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FCC vote delayed over ‘edge provider’ concerns.
One of the biggest selling points offered by supporters of net neutrality is that, by keeping the Internet “fair and open,” a federal net neutrality policy can help keep costs low.
But as the FCC prepares to vote on a plan that would prohibit Internet service providers from charging websites a fee for faster Internet access, Google is warning of potential unintended consequences in the FCC plan that could allow ISPs to more easily charge content providers down the line.
In a letter to the FCC from Austin C. Schlick, Google’s director of communications law, the search engine giant argues that a provision in the FCC plan to reclassify so-called “edge providers” as common carriers would open the door for ISPs to begin charging larger content providers for direct connections. The term edge provider (also referred to as “interconnection”) describes a special arrangement between ISPs and larger Web content providers like Netflix and Google. These individually negotiated arrangements allow the content providers to connect directly to the ISP rather than going through a middleman connection.
According to ArsTechnica, by reclassifying these edge provider agreements under common carrier rules, FCC Chairman Tom Wheeler hopes to make it easier to intervene in conflicts between ISPs and large content providers that might affect user quality—such as in the case of the conflict between Netflix and several ISPs last year.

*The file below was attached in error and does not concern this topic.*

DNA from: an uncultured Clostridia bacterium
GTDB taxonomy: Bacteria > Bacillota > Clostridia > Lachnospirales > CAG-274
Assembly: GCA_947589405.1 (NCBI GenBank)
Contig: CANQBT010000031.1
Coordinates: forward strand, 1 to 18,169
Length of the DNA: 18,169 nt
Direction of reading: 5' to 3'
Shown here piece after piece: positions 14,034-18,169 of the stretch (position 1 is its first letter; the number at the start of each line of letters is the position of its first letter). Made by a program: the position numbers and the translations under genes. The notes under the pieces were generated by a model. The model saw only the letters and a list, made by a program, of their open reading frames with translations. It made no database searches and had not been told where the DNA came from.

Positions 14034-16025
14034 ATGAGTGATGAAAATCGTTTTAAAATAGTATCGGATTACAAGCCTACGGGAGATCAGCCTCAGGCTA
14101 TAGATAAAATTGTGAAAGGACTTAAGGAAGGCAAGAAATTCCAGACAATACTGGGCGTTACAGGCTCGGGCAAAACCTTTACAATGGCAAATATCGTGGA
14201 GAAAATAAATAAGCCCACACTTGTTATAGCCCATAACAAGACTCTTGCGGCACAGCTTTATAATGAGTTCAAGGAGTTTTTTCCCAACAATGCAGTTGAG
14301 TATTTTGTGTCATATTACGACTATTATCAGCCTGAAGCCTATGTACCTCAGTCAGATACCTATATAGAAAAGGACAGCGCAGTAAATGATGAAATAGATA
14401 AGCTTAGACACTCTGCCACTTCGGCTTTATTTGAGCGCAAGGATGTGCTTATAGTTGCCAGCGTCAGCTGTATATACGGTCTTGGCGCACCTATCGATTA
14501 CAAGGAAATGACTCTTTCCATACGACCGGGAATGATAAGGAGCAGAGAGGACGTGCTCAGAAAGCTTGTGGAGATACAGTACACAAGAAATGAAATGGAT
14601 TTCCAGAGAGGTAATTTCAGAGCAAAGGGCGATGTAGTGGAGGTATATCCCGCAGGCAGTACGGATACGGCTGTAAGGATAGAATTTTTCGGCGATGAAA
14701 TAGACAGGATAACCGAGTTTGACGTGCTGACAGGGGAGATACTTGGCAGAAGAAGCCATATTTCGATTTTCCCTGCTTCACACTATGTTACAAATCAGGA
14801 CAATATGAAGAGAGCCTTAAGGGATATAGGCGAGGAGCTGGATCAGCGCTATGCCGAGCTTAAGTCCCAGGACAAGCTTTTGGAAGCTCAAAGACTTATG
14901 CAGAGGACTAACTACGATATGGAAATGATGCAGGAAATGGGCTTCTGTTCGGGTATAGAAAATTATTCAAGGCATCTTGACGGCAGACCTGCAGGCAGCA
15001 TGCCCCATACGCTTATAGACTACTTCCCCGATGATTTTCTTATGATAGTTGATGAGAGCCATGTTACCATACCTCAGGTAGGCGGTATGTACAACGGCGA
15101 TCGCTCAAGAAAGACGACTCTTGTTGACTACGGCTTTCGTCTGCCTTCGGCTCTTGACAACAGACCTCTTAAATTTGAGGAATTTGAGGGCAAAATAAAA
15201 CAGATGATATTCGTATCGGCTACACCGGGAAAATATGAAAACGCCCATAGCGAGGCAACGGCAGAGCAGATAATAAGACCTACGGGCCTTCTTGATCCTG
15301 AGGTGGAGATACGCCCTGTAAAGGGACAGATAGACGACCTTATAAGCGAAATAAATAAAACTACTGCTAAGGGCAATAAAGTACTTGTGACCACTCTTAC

But Google says this seemingly minor change to regulatory language could make it easier for ISPs to get government approval to charge for edge provider agreements on the grounds that they are providing an additional service to content providers.
‘[T]his issue must be viewed in light of the efforts by some ISPs, particularly abroad, to claim that they provide a service to content providers for which they should be able to charge under a ‘sender pays’ model—while still charging their retail customers for the same traffic,” Schlick writes.
In the FCC proposal, provider payments wouldn’t be banned outright, Jon Brodkin writes for ArsTechnica, but the agency does want to create a monitoring system to make sure ISPs aren’t overcharging.
Though this challenge from Google came late in the game—just days before the FCC was scheduled to vote on the net neutrality plan—it may be affecting change.
The Hill reported late Tuesday afternoon that the vote has been delayed to address several issues in the bill, including rules on edge providers. The changes are reportedly being requested by Mignon Clyburn, a Democratic member of the FCC, whose vote is seen as crucial to its passage.
Illustration by Jason Reed
Tim Sampson is a reporter who focused on the technology, business, and politics beats. He's also an established comedy writer, with work on Comedy Central and in The Onion and ClickHole.